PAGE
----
Once done, this is how it finally looks like -

When you start analyzing the code, you look towards your left-hand side, where a program tree consists of functions. This is the most exciting part which we are going to look into.

We click on the functions part and see an option as - entry. We can look for the other options, too, just to examine and study more, but we can now click on the entry option as shown below.

As you can see on the right-hand side, there is a decompile entry, where we see some code snippets formed by the program with the help of the binary that we have. In the decompile entry, we see the md5_hash function along with a flag.
Go ahead, copy the flag and add it in the task2 answer area and the challenge is solved :)

Strings:: Challenge 2

This is how challenge 2 looks like. You will have to download the file and use the password to unzip the file like in challenge 1.

This challenge also requires the same steps as shown in challenge 1 - using both the file and strings commands. Since we didn’t get much, we directly imported the malicious file in Ghidra.

After importing and analyzing the file as shown in challenge - 1, the file looks like this.

Now again, checking on the left side, you see the same function options under the symbol tree section, and we click on the entry option to see what the decompile entry looks like.

While analyzing the decompile entry, we see the usage of the md5_hash function along with the initialization of several variables. Hex values have been assigned against these variables.
One thing that we can try at this stage is checking the hex values if they are giving any hint or maybe the flag itself.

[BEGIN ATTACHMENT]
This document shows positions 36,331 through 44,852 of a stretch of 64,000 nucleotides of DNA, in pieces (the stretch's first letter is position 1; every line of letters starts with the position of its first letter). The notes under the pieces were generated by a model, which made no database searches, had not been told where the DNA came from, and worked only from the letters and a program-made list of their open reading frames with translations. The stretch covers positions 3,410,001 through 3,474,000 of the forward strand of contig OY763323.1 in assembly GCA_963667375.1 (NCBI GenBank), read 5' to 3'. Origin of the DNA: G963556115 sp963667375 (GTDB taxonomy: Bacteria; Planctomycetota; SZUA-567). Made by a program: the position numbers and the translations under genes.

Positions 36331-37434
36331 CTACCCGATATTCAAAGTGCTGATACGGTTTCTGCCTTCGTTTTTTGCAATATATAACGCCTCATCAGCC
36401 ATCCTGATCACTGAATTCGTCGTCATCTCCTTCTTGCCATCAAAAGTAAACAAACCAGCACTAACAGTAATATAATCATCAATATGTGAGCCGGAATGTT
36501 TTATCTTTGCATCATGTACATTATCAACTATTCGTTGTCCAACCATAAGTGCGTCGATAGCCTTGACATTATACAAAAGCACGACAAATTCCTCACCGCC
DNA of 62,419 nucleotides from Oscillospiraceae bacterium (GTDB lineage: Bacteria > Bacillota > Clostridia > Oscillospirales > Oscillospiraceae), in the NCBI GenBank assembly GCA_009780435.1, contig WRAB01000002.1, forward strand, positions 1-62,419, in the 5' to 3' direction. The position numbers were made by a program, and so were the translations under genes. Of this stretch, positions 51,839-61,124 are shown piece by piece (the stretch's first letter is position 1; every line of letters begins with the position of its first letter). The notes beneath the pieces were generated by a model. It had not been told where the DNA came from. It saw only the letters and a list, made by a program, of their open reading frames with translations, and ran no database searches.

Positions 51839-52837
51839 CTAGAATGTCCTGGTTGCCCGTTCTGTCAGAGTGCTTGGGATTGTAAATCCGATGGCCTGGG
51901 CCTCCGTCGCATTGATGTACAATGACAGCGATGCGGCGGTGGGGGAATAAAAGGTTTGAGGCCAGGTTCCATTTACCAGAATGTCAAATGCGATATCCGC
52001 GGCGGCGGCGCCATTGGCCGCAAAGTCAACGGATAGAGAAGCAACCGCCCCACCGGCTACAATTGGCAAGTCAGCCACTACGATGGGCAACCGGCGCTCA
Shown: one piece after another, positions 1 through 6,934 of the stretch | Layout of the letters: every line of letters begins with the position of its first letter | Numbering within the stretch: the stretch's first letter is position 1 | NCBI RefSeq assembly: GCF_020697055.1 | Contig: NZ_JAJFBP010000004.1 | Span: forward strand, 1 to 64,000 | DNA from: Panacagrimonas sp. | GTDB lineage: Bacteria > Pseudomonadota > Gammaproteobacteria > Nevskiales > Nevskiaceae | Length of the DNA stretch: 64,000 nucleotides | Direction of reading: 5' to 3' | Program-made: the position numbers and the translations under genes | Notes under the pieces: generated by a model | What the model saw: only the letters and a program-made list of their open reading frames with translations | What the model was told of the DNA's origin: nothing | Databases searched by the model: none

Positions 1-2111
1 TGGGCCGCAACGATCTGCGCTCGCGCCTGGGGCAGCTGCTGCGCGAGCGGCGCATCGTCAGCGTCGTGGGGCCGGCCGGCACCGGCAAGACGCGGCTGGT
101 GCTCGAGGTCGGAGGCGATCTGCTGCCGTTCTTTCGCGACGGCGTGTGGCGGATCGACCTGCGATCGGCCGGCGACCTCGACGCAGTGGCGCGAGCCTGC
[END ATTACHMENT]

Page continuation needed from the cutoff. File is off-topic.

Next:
So, we observe that local_2c is a character, and it’s ‘F’, so we start converting each of the hex values one by one.

We can use any online converter from hex to text, and this is the result that we get:

Since ‘F’ is already there in the beginning, we see a flag generated, and we put it in the answer section of the challenge, and boom!! It gets accepted, and now we move to the next and final challenge.

Strings:: Challenge 3

This is how the last challenge looks like -

You will have to download the file and use the password to unzip the file like in challenges 1 and 2.
This challenge also requires the same steps as shown in the challenge 1 part using both the file and strings commands, and since we didn’t get much, we directly imported the malicious file in Ghidra.

We will follow the same steps as we did in the first two challenges and the file looks like this -

Again, we will follow the same steps, move to the symbol tree section -> click on the functions -> analyze the entry option first.

This is how it looks like -

In this decompile entry, we see a code, and we will try to understand the code now.
While analyzing, we observe that two functions have been called - FindResourceA and LoadStringA. When we click on each function, we understand that the FindResourceA is loaded from kernel32.dll library and LoadStringA from user32.dll library.
Also, we can notice a slight hint of the flag just beside the LoadStringA function.

We can see this all from the below image :

One thing that we can comprehend is LoadStringA function is loading the string from its reference, and it is getting stored at the local_4a4 variable as shown below:

Let’s find out the entire flag :)
Since we have some hint of the flag, we can find that string in the tool. We click on the search option from the top menu and then click on strings as shown below:

In the filter tab, we can write the string that we saw beside the LoadStringA function.

And there you go, we found the flag…

Congratulations :)

And we are done with basic Malware RE challenges from THM. Ofcourse it was not that difficult but it did give us some basic ideas of how to analyse a sample binary file. These are some first steps towards learning malware RE. We simply did static analysis and made use of some new kinds of tools as well. It seems we are moving ahead gradually. Next, we will try static analysis of an actual malware and run the same commands and tools to understand how an actual malware file looks and how it is supposed to run.